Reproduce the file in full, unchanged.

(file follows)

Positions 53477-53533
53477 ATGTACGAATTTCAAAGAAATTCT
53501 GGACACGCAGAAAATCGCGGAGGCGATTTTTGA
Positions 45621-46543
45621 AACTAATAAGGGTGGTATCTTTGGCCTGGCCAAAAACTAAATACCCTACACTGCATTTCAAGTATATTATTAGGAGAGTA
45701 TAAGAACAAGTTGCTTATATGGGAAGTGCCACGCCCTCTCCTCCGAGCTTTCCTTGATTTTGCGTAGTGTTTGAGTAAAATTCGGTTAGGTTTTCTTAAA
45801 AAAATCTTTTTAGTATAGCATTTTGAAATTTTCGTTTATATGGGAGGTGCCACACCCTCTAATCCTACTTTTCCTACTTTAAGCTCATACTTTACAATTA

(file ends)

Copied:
Positions 53477-53533
53477 ATGTACGAATTTCAAAGAAATTCT
53501 GGACACGCAGAAAATCGCGGAGGCGATTTTTGA
Positions 45621-46543
45621 AACTAATAAGGGTGGTATCTTTGGCCTGGCCAAAAACTAAATACCCTACACTGCATTTCAAGTATATTATTAGGAGAGTA
45701 TAAGAACAAGTTGCTTATATGGGAAGTGCCACGCCCTCTCCTCCGAGCTTTCCTTGATTTTGCGTAGTGTTTGAGTAAAATTCGGTTAGGTTTTCTTAAA
45801 AAAATCTTTTTAGTATAGCATTTTGAAATTTTCGTTTATATGGGAGGTGCCACACCCTCTAATCCTACTTTTCCTACTTTAAGCTCATACTTTACAATTA